There is a great article in this month’s edition of Fast Company entitled, “Amazon Taps Its Inner Apple,” that takes a look at the past, present, and future for Amazon and the effect that Apple could have on the company’s plans to control the e-book market. The article notes that Jeff Bezos’ initial strategy seems to be working. Bezos watched Apple establish a virtual monopoly over online music and is emulating those tactics to gain control over digital content distribution. By introducing the Kindle, Bezos “propelled the e-book concept from mere curiosity to full-fledged consumer item” and to control digital distribution Amazon is losing money on many titles in an effort to entice readers. Recently, Barnes & Noble introduced a new pricing structure to compete with Amazon proving that Amazon is in fact defining the cost of e-books just as Apple defined the price for digital music. However, Amazon does have some weaknesses because the Kindle is not a stand-alone device and the company does not have experience in building electronics. In comparison, Apple has the experience and ability to design devices that people love and are eager to purchase. In addition, Apple has filed patents to add e-books to the iTunes store and for multi-touch e-book technology, proving that the company has plans to move into e-books. Apple’s experience in building electronics could be what it needs to overtake Amazon. The article notes:
“Nonetheless, this is how Steve Jobs could perform a jujitsu move on Jeff Bezos. After Amazon went through the trouble and expense of seeding the landscape, implanting the concept of the e-book in people's minds, creating a market where there wasn't one before, and moving to control the distribution system, Apple could muscle its way in with a full-color multitouch-screen media tablet that not only reads books but also offers video, music, Web surfing, email, and the combined power of the iTunes and Apple App Store. The device might even load into a desktop dock that accommodates a full-size keyboard. Books would only be a small part of what it offers, making it appeal to a vastly larger audience than the Kindle's.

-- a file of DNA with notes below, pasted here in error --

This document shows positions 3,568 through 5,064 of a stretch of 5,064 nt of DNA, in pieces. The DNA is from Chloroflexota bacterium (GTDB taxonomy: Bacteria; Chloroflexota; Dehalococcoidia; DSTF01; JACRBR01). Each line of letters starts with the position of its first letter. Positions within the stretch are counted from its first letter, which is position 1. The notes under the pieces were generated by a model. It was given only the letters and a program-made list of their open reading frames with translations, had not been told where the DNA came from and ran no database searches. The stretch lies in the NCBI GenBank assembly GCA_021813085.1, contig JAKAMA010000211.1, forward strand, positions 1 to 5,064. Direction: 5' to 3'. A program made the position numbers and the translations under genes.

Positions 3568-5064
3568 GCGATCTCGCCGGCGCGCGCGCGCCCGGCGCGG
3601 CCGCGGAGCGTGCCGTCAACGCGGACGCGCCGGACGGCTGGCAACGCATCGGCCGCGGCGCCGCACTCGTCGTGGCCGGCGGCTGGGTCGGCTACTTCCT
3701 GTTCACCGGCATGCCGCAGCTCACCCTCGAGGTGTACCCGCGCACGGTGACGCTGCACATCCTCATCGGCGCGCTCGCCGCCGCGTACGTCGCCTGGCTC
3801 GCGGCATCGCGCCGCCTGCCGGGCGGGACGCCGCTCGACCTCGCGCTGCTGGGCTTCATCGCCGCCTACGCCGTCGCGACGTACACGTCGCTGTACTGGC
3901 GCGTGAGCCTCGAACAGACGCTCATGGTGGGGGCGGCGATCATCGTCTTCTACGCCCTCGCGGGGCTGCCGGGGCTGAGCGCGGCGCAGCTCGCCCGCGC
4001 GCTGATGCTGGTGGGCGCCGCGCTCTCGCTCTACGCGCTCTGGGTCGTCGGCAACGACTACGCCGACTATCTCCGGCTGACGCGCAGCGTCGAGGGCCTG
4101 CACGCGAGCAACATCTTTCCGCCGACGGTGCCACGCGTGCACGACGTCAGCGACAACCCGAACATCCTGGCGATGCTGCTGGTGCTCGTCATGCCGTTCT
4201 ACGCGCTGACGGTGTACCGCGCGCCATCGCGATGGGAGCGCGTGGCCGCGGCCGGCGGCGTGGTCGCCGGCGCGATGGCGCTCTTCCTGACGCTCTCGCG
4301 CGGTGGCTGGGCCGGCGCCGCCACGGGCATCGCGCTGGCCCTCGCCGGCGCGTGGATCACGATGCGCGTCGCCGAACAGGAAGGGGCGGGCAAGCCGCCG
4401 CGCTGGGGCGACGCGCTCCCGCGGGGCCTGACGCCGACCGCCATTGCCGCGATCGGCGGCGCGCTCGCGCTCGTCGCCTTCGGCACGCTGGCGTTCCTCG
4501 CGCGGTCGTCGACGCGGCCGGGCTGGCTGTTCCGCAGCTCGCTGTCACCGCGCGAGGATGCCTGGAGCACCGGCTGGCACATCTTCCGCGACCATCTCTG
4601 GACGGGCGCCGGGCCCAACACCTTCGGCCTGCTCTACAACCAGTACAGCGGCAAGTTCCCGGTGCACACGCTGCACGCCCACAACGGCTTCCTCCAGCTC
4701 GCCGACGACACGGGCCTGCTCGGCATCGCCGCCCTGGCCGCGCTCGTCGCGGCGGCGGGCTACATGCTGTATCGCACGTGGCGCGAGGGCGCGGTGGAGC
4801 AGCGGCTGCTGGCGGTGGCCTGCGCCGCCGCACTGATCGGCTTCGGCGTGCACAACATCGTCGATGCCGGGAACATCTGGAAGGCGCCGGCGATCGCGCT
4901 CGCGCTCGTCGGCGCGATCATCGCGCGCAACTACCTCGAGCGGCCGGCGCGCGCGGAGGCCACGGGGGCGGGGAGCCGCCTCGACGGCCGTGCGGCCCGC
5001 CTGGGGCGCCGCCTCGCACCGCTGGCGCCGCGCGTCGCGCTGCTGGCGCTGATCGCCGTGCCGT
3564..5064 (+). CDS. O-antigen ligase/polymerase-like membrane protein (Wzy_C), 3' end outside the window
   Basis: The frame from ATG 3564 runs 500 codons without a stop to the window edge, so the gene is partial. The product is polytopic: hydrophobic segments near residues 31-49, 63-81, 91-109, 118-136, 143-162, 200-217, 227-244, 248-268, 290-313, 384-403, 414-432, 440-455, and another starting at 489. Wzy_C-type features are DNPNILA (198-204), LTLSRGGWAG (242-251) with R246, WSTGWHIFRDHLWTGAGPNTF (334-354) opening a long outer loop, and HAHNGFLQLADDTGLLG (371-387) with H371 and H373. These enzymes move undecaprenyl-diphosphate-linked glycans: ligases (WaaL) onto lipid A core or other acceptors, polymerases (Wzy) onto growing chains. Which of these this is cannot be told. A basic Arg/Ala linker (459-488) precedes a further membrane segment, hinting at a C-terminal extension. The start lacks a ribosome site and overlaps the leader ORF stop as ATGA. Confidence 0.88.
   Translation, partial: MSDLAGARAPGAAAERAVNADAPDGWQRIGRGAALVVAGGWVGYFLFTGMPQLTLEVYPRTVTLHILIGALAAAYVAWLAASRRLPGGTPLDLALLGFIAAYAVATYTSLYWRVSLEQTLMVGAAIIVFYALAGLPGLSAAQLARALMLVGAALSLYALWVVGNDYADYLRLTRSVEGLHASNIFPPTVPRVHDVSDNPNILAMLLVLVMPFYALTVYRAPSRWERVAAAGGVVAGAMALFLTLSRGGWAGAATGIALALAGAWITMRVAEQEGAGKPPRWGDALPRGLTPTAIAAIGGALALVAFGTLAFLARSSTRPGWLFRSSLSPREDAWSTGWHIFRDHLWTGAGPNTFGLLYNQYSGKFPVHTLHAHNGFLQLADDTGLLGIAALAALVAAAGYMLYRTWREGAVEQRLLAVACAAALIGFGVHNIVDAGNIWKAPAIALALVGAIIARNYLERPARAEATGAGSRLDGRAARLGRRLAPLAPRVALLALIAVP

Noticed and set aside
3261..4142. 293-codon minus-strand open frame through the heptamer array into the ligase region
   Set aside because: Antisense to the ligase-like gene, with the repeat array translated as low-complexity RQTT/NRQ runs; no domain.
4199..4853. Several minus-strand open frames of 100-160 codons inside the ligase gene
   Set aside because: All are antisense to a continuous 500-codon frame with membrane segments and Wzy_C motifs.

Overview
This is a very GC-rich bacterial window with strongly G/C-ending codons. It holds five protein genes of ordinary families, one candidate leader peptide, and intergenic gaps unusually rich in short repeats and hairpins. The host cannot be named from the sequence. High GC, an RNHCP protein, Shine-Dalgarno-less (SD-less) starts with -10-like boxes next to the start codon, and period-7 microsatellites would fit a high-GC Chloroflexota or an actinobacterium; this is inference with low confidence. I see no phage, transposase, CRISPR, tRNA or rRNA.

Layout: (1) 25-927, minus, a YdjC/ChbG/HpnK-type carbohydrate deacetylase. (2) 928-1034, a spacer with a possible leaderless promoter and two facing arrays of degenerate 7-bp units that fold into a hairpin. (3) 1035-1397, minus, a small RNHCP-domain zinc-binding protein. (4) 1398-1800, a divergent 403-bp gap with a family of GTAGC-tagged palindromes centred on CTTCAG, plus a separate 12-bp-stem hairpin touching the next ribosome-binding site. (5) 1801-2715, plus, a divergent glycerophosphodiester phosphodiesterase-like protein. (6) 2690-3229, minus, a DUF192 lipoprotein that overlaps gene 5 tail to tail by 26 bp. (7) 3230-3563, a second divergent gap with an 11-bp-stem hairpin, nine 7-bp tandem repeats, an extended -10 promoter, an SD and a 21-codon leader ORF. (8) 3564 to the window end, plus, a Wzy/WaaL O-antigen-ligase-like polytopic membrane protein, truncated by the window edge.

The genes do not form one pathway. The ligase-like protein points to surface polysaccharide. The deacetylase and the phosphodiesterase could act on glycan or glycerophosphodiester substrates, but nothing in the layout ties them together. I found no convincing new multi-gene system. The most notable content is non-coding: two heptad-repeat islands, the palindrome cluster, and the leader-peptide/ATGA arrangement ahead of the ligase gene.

It's critical to remember that Apple is first and foremost a hardware company that cares little about making money on content as long as it can sell iPods -- or media tablets. Bezos, meanwhile, is stuck peddling a fairly primitive piece of technology. For his strategy to pay off, he needs either the Kindle to win the hardware arms race, or to find a way to make money on Kindle titles, or both. He's not afraid to lose money while he moves into a new niche -- the first five years of Amazon's existence were spent in the red -- but it can't go on forever.
Unfortunately for Bezos, not only is Apple far more skilled at designing beautiful products people are eager to buy, but it may also be a more desirable partner for publishers than is Amazon. While Apple drives a hard bargain and might be eager to grind publishers into pulp on price, unlike Amazon, it has little desire -- or history -- of attempting to usurp the publishers' role or to control content. Suddenly, the hunter becomes the hunted, and if e-books take off, Amazon could find itself the odd man out.”
There is a lot more interesting information in this article and it is well worth a read.